One of the best songs that describes the awfulness of loving or being seduced by an n of any kind is Ludo‘s “Love Me Dead.” The video mirrors the insanity so be warned, if you’re in the throes of the n’s wrath (or just awakening to the fact that you are or might be), it might be uncomfortable to watch. In that case, simply listen.

Here’s a sample:

Kill me romantically, fill my soul with vomit
then ask me for a piece of gum.
Bitter and dumb, you’re my sugarplum
you’re awful, I love you…

The lyrics are brilliant, capturing in creatively distilled words the agony and fleeting ecstasy of the illusion the narcissist projects–and how we fall for it, and get kicked by it. The music’s great, too.

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For Psychology Today I wrote a post called Caring the the Parent Who Doesn’t Care for You.

As I am in the middle of writing the third of my ebooks about narcissism and coping with its effects—this one about narcissistic parents—I find myself thinking of the years I worked with older adults and their adult children. As I wrote in that piece I’ve linked above, this remains true:

“A parent’s illness signals a reminder that we are not children anymore—that the wounds we got as kids—inflicted by parents, sometimes intentionally, oftentimes not—are still with us and feel like they define us without our even realizing it.”

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A parent’s fear: raising a little narcissist

I’m working on a third book about narcissism, this one about narcissistic parents. But recently, a friend shared this article with me: How to Not Raise a Narcissist. It’s from PBS NewsHour, written by Rebecca Jacobson. It’s about little kids and what parents do to make them narcissists. And it got me thinking about the […]

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Selfies, Me-ness, and the Big Picture of Narcissism

A long and detailed article called I heart me: Our extreme 24/7 cult of the self in the Mail&Guardian (Narcissism: Surviving the Self-Involved is mentioned) focuses on how social media has fueled a new level of “me-ness.” From the article: “It’s all about Me, where we’ve come to believe everything we say, do and think […]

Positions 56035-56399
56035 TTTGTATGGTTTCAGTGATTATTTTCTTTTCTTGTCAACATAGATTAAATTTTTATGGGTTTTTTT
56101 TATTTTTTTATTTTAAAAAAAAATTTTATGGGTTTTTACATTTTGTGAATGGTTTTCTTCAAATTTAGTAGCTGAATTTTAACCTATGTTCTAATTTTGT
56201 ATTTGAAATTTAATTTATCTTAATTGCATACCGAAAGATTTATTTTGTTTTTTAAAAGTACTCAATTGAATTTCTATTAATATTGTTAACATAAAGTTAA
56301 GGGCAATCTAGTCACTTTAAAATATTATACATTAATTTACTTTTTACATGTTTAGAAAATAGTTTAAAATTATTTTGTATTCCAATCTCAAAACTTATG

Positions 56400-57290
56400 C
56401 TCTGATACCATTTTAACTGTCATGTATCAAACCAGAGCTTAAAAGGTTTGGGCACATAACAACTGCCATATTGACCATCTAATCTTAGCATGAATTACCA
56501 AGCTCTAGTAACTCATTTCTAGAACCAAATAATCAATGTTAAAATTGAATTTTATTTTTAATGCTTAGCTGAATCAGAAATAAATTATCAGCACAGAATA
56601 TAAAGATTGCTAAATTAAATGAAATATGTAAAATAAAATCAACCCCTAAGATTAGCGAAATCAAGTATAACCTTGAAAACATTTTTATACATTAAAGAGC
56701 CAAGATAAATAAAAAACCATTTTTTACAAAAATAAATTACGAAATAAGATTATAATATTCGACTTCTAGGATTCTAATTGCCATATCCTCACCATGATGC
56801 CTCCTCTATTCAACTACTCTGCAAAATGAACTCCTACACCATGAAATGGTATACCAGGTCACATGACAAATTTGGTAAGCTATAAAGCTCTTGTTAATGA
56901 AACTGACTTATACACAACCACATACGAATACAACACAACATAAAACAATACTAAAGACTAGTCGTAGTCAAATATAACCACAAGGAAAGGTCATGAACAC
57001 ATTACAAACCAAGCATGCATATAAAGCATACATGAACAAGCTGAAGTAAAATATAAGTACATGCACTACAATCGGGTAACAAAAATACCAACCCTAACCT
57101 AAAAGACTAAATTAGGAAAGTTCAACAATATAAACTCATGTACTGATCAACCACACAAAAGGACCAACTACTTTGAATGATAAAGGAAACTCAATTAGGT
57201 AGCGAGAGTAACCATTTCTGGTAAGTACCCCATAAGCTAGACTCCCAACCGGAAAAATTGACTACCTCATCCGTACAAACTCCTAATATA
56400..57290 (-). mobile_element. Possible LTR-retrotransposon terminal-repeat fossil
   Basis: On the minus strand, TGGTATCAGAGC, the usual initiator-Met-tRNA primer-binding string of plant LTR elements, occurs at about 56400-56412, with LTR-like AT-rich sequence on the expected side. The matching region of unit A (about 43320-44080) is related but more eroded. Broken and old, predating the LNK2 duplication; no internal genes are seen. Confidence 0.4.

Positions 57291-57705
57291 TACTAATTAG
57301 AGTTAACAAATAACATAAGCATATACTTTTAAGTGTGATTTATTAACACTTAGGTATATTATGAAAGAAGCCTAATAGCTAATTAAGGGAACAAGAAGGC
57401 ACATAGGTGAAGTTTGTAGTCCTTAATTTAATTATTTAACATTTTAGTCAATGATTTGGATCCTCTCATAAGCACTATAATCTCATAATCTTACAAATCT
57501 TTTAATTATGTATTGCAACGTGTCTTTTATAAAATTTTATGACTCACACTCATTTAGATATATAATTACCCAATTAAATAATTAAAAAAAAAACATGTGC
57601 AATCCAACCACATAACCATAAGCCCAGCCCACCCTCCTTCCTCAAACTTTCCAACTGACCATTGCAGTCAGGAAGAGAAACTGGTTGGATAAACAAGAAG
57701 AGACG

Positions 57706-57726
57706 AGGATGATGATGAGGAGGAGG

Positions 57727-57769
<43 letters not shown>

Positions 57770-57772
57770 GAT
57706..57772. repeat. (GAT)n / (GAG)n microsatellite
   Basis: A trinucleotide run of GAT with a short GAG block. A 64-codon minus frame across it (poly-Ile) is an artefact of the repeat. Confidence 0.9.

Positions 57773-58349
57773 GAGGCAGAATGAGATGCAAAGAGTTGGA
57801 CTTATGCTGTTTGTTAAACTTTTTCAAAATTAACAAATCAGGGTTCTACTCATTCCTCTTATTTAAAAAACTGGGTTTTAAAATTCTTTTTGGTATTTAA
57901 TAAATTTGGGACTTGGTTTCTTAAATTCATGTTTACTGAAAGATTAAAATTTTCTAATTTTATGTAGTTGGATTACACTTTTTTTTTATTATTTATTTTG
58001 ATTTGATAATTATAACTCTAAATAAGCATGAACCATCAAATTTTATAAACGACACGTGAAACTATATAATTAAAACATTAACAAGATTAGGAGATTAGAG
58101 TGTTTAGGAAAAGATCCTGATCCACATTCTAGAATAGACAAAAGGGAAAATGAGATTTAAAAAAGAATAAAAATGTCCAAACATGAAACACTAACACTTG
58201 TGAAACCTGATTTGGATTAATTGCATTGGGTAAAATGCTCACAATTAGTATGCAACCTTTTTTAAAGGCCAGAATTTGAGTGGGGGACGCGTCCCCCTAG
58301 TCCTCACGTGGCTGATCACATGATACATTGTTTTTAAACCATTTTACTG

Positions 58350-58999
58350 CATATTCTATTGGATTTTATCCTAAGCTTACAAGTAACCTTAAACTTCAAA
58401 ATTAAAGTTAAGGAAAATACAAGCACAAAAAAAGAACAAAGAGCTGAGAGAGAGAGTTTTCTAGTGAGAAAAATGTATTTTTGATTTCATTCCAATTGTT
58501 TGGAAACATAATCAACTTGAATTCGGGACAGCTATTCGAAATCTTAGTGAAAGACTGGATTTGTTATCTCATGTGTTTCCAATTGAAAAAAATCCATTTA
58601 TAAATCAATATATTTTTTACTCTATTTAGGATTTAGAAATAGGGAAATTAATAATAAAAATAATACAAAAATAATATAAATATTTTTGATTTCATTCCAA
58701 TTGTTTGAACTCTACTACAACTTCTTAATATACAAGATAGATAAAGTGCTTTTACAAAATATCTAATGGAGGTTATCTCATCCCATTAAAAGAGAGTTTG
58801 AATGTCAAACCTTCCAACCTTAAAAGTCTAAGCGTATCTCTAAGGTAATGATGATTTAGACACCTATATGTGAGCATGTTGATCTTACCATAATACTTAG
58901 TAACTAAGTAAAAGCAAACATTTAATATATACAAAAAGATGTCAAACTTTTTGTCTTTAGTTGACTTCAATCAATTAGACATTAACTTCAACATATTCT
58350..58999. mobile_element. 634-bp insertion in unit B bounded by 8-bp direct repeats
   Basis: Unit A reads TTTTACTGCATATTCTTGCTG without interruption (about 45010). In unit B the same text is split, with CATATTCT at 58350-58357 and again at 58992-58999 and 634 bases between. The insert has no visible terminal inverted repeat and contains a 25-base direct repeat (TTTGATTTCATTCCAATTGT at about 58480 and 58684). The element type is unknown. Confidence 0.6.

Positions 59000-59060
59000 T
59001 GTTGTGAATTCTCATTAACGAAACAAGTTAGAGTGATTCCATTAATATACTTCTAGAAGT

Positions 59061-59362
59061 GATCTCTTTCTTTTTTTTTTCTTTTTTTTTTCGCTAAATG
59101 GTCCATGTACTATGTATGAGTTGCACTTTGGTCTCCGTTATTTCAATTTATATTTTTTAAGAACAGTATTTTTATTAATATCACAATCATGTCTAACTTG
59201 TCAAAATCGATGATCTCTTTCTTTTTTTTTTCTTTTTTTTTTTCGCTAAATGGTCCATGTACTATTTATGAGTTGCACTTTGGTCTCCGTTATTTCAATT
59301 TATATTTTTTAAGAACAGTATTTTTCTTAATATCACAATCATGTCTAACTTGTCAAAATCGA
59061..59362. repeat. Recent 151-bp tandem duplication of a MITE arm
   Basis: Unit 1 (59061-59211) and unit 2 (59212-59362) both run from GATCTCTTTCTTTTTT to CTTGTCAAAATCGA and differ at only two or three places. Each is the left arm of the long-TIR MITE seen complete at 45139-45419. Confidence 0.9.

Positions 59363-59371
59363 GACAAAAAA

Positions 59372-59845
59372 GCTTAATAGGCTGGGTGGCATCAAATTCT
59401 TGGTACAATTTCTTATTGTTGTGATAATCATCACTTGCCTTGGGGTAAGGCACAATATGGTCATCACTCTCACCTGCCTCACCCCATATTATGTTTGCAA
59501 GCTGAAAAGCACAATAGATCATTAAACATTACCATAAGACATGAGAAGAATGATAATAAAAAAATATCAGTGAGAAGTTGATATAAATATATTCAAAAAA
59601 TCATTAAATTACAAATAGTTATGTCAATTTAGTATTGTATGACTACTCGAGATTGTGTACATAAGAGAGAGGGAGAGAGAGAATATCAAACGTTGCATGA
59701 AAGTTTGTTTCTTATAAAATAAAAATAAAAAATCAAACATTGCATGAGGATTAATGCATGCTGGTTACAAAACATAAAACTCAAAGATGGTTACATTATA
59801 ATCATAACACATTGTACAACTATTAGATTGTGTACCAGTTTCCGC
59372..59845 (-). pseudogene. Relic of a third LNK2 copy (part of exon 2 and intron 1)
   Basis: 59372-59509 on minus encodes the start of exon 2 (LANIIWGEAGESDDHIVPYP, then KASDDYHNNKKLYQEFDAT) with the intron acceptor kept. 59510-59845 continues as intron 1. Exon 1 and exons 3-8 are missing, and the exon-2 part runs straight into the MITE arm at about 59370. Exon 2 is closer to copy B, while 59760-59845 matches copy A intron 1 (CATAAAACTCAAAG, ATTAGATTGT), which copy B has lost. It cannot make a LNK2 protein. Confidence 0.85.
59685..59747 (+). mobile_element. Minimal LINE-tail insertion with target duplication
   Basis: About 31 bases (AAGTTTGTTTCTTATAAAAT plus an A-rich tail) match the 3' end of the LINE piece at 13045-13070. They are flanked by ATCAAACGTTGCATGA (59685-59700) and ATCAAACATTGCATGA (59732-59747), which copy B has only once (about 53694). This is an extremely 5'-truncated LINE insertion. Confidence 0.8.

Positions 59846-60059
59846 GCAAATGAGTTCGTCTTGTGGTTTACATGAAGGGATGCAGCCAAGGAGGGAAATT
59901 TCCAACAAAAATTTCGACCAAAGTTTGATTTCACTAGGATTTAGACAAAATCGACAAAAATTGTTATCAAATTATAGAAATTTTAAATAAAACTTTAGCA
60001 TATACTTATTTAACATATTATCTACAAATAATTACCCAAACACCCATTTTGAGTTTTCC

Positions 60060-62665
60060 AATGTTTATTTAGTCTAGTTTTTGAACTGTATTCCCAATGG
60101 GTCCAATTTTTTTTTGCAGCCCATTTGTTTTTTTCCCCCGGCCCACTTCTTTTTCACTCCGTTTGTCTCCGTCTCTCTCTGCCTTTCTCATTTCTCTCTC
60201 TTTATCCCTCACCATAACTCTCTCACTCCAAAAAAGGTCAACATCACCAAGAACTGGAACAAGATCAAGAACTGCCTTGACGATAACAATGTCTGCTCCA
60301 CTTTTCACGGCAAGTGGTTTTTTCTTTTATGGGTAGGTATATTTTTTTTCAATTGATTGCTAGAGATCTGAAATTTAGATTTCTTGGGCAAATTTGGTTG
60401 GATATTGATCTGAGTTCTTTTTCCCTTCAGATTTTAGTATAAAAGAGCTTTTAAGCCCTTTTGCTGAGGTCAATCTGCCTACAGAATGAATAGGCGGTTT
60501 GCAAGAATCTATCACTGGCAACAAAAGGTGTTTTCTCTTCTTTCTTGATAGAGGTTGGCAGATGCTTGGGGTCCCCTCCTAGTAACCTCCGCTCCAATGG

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Projecting a false image: with social media it’s not just celebrities anymore

I’m more and more of the opinion that people have gotten so “skilled” at projecting a certain image of how they want to see themselves to the public via the web and social media that when it comes down to really doing the work or being who they really are they are often at a […]

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Recovery, maturity, and a life void of players? Boring? Perhaps exactly what you need

Texas journalist Ruth Pennebaker, creator of the award-winning Fabulous Geezer Sisters blog about, in part, living a life void of game playing and false pretenses. She interviewed me about the first 30 days of recovery. About Surviving the Narcissist; 30 Days of Recovery she writes: “…it’s a deceptively simple book on taking care of yourself […]

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Marriage and narcissism: is there a happily ever after?

Award-winning blogger and New York Times best-selling author and journalist Alisa Bowman interviews me about relationships in her post How To Stay Married to a Narcissist on the site Project: Happily Ever After. Her questions include: Assuming you are married to a narcissist, is divorce the only option? and How does someone live with a […]

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A post about how anyone can be a jerk and also that it doesn’t mean you’re a narcissist

Anyone can be a jerk. You don’t have to have a “diagnosis” to be one. Author and journalist Ruth Pennebaker writes about her own revelation in this matter, and how when she revealed her own concern about being not-her-best self, what happened: Read it here: “On not being one of those people.”

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Meditation to begin recovery from the effects of narcissism

Surviving the Narcissist: 30 Days of Recovery–Whether You’re Loving, Leaving, or Living With One is on sale. My newest book includes 30 days of guided meditations to help get you through the crucial first thirty days of recovery from the narcissist. Here is an excerpt from the section titled: A Meditation on Recovery From the […]

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Parsing the meaning of “narcissist” in a way everyone can understand

The term narcissist has become somewhat diluted. We call people narcissists who are rude or pushy, and those who blather on about themselves without asking about anyone else. Sure, they might ultimately be “narcissists” but true narcissistic personality disorder is rare. What’s not rare, however, is the manifestation of narcissistic traits. A critical mass of […]

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